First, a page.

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Virologist: Olympics could not be held now; hopeful for July

by Ace Damon
Virologist: Olympics could not be held now; hopeful for July

TOKYO (Reuters) – A respected Japanese virologist said on Wednesday that if the Tokyo Olympics are tomorrow, the games are unlikely to be held because of the rapid growth of the Wuhan coronavirus in China.

"We need to find the best way to have a safe Olympics," said Hitoshi Oshitani, speaking at Japan's Foreign Correspondents Club. "We currently don't have an effective strategy, and I think it can be difficult to have the Olympics (now). But by the end of July, we may be in a different situation. ”

The local organizing committee for the Tokyo Olympics and the International Olympic Committee have said several times in recent weeks that they are following the advice of the World Health Organization and that the games will continue.

But with each passing day, the impact of the virus seems to spread, and so do the consequences: Olympic qualifying events are canceled or postponed, travel is difficult and athletes and families are left wondering. Not to mention sponsors and broadcast networks that have invested billions of dollars in the Olympics.

The modern Olympics, dating from 1896, were canceled only during the war and, in 1980 and 1984, continued with boycotts.

Oshitani, a former WHO consultant who worked on the SARS outbreak for almost 20 years, was hopeful, but created some uncertainty about July 24-August. 9 Olympics.

"I'm not sure (of) the situation in Japan at the end of July," he said, responding in English. "But we probably won't have any major outbreaks in Japan in July."

Oshitani said he was more concerned about a "Wuhan" type outbreak occurring in Africa or other parts of Asia and cases imported into Japan. He said that if that happened "it could be difficult to have" the Olympics. But he also suggested that Japan could handle this.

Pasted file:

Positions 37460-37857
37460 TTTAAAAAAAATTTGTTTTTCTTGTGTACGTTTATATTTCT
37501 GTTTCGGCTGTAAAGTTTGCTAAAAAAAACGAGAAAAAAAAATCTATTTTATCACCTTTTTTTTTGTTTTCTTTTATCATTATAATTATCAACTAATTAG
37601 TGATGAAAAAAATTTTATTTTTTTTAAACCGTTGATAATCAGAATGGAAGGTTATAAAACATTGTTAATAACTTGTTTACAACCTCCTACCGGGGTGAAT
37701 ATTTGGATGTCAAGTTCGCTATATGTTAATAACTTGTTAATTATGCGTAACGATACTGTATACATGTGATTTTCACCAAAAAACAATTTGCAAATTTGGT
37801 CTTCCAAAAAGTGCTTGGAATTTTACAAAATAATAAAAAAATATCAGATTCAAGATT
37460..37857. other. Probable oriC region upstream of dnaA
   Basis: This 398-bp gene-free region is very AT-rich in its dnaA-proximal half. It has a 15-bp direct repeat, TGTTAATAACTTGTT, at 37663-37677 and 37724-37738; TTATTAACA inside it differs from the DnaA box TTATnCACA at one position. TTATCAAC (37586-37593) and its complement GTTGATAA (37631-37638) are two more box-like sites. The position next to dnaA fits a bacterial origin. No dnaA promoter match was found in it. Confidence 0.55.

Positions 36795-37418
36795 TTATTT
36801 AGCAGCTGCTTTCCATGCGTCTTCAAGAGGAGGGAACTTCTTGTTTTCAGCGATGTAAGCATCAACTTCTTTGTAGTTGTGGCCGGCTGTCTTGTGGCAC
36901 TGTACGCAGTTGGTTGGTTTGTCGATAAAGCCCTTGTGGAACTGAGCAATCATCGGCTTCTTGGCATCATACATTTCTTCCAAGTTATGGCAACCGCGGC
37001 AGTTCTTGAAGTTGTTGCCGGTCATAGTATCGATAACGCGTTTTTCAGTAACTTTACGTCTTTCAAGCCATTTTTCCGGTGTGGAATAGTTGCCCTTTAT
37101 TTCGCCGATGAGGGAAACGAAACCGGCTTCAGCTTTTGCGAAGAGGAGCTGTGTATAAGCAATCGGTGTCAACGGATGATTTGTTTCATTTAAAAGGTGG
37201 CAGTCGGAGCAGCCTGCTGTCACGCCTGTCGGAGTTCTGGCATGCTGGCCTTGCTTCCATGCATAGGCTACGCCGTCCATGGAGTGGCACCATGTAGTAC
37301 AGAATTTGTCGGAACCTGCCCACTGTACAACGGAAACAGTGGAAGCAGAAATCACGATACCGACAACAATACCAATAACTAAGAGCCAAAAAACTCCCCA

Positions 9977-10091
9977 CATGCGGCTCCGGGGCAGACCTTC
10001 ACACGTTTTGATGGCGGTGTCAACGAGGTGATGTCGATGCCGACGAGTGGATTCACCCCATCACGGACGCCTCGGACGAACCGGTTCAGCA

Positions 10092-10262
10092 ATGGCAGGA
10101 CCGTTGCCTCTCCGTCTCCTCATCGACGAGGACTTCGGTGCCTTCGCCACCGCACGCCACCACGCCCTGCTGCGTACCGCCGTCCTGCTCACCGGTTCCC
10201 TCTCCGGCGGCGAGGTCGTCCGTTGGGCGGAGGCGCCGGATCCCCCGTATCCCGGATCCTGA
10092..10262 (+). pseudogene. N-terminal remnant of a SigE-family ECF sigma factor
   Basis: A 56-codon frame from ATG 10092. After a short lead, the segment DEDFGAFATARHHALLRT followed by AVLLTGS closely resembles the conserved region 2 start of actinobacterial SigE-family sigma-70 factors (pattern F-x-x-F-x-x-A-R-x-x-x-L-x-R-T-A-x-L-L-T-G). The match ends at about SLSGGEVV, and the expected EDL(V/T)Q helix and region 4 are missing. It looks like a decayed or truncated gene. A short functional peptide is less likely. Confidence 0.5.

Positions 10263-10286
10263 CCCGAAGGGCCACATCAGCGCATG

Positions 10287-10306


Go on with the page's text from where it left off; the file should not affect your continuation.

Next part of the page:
"So what we have to do now is try to prevent that from happening," he added. He said the Japanese government should support countries so that they do not have "this kind of situation".

The viral outbreak has infected more than 75,000 people worldwide. China recorded 2,004 deaths among 74,185 cases on the continent, mainly in central Hubei province

Earlier this week, Shigeru Omi, a former WHO regional director and specialist in infectious diseases in Japan, also said he was unsure about the Olympics.

"Whether the outbreak will last until the Olympic date or not depends on the virus and the social effort and the joint international community," he said at a news conference. “Nobody can predict whether we can contain the virus or end this outbreak before the Olympics start. That is an unknown. "

He added that it was not a "big question mark, but there is a question mark".

The highlights are 19 test events that Japan will hold at the beginning of next month, a chance for organizers to practice in competition mode and an opportunity for potential Olympic athletes to check out Japan

In a cancellation on Wednesday, the Kyodo news agency reported that the Mongolian archery team had left a training camp in central Aichi Prefecture, Japan.

Dozens of sporting events were canceled across Asia after the outbreak, including next month's world athletics championship in Nanjing, China, and the April Chinese Formula 1 Chinese Grand Prix in Shanghai.

Organizers announced last week that the Tokyo Marathon scheduled for March 1 will be limited to elite runners and wheelchair athletes. About 38,000 were expected to participate in one of the biggest races in the world.


AP Tokyo correspondent Mari Yamaguchi contributed to this report

More Sports AP: https://apnews.com/apf-sports and https://twitter.com/AP_Sports

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